Egyptians head to the polls this Saturday to vote on a new constitution in the midst of a political firestorm that is threatening to break down the country’s fragile post-revolutionary achievements. Egypt’s previous constitution, which has been suspended since former president Hosni Mubarak’s February 2011 ouster, is scheduled to be replaced by the Muslim Brotherhood-backed charter. Saturday’s second-round election will take place in 17 of Egypt’s 27 provinces, one week after voters in 10 provinces cast their ballots in a first-round marked by low turnout.
The referendum has ignited disagreements between Islamists and an opposition coalition of liberal parties and youth groups backed by Christians and moderate Muslims. After president Mohamed Morsi unilaterally decreed greater authority for himself, the opposition has had cause to fear the Muslim Brotherhood’s attempt to monopolize power. The proposed constitution is based on Islamic Shariah law and would give clerics a greater role in political affairs, raising alarms for many within the opposition.
Following approval of the draft constitution last month, over 200,000 opponents of Morsi gathered to rally in the symbolic Tahrir Square. Many decried his refusal to call off the referendum, though he was later forced to concede and cancel the decrees that gave him immunity from judicial oversight.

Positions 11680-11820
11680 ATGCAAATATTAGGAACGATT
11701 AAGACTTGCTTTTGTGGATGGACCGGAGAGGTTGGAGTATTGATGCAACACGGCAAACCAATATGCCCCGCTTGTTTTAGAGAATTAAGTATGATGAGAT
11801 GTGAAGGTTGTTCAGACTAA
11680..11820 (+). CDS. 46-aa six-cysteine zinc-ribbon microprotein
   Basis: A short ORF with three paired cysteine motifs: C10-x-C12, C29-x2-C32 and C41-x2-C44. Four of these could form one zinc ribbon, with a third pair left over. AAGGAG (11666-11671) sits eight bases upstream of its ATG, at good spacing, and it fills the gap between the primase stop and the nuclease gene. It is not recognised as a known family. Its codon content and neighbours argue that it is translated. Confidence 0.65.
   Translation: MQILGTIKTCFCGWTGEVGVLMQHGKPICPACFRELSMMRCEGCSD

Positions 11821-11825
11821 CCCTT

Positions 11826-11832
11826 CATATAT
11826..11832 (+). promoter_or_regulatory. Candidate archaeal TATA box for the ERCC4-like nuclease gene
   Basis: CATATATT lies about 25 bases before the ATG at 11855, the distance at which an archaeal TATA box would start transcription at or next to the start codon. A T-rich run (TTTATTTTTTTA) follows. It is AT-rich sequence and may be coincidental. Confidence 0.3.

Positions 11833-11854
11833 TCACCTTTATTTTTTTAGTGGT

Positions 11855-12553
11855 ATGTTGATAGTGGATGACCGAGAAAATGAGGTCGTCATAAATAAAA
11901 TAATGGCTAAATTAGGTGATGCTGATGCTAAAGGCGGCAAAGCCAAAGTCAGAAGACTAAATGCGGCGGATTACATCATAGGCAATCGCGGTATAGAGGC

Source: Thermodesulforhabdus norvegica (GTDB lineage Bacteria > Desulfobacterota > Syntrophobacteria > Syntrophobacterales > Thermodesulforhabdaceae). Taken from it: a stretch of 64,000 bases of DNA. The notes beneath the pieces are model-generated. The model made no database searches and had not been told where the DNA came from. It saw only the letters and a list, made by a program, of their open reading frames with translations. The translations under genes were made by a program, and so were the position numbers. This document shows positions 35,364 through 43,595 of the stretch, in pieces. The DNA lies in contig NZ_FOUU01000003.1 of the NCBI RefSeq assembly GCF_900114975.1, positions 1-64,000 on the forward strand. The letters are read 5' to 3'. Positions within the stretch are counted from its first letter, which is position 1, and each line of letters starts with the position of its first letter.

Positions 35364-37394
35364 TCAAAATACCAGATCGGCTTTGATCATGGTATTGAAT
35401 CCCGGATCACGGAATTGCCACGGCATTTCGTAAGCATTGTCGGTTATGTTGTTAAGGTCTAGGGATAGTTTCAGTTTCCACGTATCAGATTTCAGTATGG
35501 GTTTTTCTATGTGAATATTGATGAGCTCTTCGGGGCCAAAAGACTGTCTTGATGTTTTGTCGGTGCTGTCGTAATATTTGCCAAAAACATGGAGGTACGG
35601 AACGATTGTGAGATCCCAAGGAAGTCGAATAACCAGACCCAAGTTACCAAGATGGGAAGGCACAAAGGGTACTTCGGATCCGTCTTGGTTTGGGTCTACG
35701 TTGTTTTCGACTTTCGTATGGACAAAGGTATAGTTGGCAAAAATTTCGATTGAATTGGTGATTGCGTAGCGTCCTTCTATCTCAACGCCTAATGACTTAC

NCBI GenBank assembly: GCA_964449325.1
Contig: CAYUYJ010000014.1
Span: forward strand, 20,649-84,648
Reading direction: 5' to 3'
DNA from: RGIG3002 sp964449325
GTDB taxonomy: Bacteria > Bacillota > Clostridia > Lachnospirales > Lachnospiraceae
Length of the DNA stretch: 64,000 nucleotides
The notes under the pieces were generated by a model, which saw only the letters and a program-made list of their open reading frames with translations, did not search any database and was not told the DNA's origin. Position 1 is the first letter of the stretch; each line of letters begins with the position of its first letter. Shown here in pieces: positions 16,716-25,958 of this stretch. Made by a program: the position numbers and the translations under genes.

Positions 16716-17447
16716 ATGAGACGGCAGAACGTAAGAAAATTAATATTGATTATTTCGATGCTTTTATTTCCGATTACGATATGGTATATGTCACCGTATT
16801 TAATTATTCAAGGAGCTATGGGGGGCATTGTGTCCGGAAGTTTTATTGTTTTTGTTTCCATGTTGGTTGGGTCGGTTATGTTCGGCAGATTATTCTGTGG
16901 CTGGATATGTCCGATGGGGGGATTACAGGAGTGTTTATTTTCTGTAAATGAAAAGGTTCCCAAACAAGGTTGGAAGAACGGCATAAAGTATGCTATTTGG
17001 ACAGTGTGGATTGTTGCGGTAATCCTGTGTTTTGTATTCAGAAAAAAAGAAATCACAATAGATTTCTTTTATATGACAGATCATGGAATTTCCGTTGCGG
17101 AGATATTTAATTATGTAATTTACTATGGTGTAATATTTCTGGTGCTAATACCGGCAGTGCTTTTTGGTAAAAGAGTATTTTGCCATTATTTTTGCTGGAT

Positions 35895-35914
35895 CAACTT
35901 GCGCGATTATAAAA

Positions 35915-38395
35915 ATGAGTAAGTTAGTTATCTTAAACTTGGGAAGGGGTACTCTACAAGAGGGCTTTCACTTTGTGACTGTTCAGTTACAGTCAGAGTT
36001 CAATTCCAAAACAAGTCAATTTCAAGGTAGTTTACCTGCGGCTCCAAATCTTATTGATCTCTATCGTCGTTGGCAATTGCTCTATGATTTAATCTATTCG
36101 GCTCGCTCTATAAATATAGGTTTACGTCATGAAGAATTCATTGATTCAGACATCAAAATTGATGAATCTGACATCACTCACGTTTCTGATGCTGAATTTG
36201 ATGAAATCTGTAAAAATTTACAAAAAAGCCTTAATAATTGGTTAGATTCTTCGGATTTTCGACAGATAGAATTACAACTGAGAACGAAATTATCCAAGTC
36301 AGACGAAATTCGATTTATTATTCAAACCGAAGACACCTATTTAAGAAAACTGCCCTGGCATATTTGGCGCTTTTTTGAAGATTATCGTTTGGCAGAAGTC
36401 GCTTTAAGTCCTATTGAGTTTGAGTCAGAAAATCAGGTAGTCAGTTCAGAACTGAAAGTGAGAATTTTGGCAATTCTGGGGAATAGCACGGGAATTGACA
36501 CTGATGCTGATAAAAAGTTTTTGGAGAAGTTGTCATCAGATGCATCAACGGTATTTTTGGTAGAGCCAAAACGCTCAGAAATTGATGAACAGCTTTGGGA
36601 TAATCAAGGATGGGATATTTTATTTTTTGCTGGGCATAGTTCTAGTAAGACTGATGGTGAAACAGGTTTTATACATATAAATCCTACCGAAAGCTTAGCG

This week the opposition called its supporters to reject the Islamist-backed charter and pledged to fight on to amend it during elections next year. On Friday, Islamists held a massive rally in the country’s second largest city of Alexandria to show solidarity with religious clerics.
More than 25 million Egyptians are eligible to cast a ballot in the decisive vote. Once again, the country’s future is in the hands of Egyptians. Morsi will have to take heed of voters’ wishes, though allegations of voting violations may complicate the impact of the result. Should he choose to ignore them, the future of the country’s young democracy will be more opaque than ever.